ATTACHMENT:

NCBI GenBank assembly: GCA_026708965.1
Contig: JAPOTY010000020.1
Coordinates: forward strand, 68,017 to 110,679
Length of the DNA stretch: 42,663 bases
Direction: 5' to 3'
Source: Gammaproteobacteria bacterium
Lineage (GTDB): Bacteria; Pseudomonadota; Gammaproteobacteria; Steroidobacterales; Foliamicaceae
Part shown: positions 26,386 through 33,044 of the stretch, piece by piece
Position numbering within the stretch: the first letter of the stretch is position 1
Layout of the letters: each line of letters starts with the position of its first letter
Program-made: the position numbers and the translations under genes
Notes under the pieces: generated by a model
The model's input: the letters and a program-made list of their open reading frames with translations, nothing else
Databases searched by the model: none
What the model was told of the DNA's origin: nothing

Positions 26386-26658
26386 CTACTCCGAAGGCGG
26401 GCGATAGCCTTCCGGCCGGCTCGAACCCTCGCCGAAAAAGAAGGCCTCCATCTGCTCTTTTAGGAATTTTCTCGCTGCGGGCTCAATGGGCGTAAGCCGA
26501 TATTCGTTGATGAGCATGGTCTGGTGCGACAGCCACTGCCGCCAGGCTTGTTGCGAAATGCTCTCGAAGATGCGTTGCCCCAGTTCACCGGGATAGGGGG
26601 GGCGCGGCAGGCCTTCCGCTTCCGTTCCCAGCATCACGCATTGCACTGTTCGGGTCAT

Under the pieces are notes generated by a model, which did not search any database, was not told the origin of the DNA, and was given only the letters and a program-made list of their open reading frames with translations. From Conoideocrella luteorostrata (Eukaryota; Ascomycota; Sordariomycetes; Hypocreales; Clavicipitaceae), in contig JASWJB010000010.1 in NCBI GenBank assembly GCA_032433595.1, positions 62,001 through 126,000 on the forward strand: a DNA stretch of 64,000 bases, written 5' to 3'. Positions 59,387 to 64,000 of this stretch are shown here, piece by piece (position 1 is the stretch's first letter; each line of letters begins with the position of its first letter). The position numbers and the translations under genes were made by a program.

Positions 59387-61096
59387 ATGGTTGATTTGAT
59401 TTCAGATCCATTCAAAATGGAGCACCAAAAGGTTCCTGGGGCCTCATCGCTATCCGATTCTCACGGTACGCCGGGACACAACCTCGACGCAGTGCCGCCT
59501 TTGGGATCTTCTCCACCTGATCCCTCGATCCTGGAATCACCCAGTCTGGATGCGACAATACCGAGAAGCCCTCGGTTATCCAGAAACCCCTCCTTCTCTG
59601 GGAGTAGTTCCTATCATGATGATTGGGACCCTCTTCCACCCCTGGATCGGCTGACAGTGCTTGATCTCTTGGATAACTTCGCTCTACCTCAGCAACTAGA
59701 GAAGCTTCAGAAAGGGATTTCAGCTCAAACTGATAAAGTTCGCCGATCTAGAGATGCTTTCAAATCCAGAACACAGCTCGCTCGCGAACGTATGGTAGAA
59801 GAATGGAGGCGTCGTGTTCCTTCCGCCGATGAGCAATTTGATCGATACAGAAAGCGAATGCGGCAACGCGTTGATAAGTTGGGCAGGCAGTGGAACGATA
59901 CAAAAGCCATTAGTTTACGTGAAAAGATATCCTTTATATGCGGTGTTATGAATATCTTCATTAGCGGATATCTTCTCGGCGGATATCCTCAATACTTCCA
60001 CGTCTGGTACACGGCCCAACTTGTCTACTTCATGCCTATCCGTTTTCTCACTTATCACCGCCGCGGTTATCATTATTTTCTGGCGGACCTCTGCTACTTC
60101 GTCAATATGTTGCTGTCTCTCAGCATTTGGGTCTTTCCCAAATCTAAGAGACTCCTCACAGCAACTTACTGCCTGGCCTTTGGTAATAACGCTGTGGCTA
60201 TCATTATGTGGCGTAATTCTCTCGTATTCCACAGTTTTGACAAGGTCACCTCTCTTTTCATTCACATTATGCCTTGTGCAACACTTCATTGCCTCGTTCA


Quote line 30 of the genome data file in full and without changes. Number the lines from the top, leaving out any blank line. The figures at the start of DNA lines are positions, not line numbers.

60001 CGTCTGGTACACGGCCCAACTTGTCTACTTCATGCCTATCCGTTTTCTCACTTATCACCGCCGCGGTTATCATTATTTTCTGGCGGACCTCTGCTACTTC